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Remembering 2013: Supporter's Shield Lead

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One year ago from this past weekend, the Seattle Sounders beat Real Salt Lake to take command of the Supporter's Shield lead. And then...

Oh MIchael, we hardly knew ye
Oh MIchael, we hardly knew ye
Steven Bisig-USA TODAY Sports

Yeah, I know. I'm a real jerk. Things are pretty good right now. Our team is on top of the league by a game , have officially clinched a playoff spot with seven games to go, and just won its fourth US Open Cup trophy. Right now there's probably half a dozen things you'd rather do than subject yourself to memories of last year. And yet, the excitement is different this year. Not lower, but tempered. There's a collective Pavlovian experiment taking effect, and the recent history of this club is the control.

One year ago last weekend, Real Salt Lake came into Seattle with the Supporter's Shield lead on the line. Both teams were missing key components from their starting lineup, including recent acquisition Clint Dempsey (!!!!!) and Eddie Johnson, both who had just come back from National Team duty. Andy Rose took Brad Evans' spot in midfield, and Marc Burch was our starting left midfielder. Stakes were high as the two best teams in the league went head to head.

From minute one, the Sounders controlled the game, and they went back to their homes that night savoring a dominant 2-0 win which put them in first place. Early Obaflips assisted by a resurgent Rose (the deja-vu is too much) was followed up by the local boys going fishing, and the game felt over before halftime. It was a statement win: a way to say "This is our year."

Seven games left, Winners of eight of their last nine. What could go wrong? Well, a lot actually. The Seattle Sounders would not win another game the rest of the season.

It started with their next game, a 1-1 draw with the LA Galaxy. Then, a 1-1 draw with New York, after a late Tim Cahill equalizer. By this point the Red Bulls had taken the SS lead, but only by one point.

It was only after playing three of the top teams in the league that everything collapsed. Visiting the Colorado Rapids, the Sounders gave up the fastest goal in team history and were blown out before they knew what happened to the tune of a 5-1 scoreline. Days later, They effectively lost the Cascadia Cup when the Vancouver Whitecaps put up four more goals and effectively lost Michael Gspurning his job. Complete freefall. Losses to Portland and Dallas could not be mitigated by a 1-1 draw with LA to close out the season. The team needed eleven points in seven matches to lock up home field throughout the playoffs, but could only muster three.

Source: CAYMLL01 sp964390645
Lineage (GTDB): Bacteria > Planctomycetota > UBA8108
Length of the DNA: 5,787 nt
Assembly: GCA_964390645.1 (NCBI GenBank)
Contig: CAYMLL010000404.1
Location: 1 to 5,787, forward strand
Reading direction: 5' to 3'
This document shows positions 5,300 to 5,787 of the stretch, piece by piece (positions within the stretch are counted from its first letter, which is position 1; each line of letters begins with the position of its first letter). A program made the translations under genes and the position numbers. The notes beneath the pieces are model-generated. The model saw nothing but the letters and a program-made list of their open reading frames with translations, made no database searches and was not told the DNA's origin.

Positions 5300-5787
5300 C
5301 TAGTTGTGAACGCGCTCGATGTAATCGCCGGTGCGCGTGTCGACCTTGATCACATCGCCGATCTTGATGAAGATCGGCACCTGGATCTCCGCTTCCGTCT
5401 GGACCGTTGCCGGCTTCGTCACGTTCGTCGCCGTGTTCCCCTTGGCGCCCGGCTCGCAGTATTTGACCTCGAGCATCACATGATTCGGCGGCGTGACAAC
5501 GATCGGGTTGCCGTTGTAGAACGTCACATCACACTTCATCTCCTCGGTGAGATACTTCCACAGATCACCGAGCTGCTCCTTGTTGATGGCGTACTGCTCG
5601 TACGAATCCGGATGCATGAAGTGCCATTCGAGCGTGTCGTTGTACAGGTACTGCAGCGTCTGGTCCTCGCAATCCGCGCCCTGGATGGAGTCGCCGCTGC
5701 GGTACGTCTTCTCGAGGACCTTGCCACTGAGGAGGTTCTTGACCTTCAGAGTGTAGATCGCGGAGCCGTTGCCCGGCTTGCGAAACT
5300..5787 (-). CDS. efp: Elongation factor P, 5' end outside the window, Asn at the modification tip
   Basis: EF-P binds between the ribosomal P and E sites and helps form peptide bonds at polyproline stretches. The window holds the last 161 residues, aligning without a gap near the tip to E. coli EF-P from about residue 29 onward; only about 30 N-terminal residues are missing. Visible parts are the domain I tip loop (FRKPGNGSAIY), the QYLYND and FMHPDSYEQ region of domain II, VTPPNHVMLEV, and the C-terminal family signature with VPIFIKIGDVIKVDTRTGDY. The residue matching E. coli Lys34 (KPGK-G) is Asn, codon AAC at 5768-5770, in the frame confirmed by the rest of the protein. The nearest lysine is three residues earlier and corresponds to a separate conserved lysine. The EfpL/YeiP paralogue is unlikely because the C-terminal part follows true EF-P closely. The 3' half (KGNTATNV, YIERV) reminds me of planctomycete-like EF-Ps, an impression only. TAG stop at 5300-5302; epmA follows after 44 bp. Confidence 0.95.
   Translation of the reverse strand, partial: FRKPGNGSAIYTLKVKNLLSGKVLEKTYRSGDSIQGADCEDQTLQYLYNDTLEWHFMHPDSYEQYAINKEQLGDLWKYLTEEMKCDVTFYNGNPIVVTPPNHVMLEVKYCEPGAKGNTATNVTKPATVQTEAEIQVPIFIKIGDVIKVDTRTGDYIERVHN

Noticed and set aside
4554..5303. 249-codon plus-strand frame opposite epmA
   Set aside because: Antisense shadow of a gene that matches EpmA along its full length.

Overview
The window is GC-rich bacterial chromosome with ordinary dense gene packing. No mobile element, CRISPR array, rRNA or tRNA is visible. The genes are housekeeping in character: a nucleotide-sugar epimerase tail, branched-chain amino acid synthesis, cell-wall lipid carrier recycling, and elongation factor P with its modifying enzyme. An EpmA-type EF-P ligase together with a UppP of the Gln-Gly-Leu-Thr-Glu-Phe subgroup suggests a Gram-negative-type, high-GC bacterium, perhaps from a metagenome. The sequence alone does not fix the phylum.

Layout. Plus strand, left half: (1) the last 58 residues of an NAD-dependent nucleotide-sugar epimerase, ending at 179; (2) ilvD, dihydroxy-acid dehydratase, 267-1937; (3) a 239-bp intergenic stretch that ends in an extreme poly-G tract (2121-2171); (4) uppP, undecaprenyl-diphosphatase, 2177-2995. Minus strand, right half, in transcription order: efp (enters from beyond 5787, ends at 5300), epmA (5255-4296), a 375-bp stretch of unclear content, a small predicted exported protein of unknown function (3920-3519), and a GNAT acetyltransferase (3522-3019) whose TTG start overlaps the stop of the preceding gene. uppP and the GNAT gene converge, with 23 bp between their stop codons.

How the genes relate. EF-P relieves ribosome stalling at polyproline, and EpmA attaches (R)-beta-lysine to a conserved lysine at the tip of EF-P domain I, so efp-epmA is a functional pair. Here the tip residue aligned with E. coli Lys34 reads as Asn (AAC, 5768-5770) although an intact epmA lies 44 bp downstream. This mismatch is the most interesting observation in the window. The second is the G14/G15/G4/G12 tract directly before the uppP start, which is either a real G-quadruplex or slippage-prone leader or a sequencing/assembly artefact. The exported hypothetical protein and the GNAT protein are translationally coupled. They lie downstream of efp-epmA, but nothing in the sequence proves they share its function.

It was this collapse and the subsequent lack of success in the postseason that led to wholesale changes in the offseason, leaving us with the team we have today. The Sounders ver. 40.9 is five points better than Sounders 39.0 was at the same point, but only two points better than how they finished. Eddie Johnson is gone. Mauro Rosales too. We had just traded Servando Carrasco for Adam Moffat, but he lasted about a month. Jhon Kennedy Hurtado and Patrick Ianni were sent to Chicago.

The team Seattle has now has been more consistent all year long. Gone are the five-week stretches without a win (though the odd blowout persists.) They're scoring more goals than anyone in 2014. They're winning (outright) more than anyone in MLS history. Like last year, the Seattle Sounders have the opportunity to be special. To do so, they'll need to take hold of that Open Cup mentality, and take it one game at a time. One win at a time.

It's worth remembering why it is that expectations are tempered.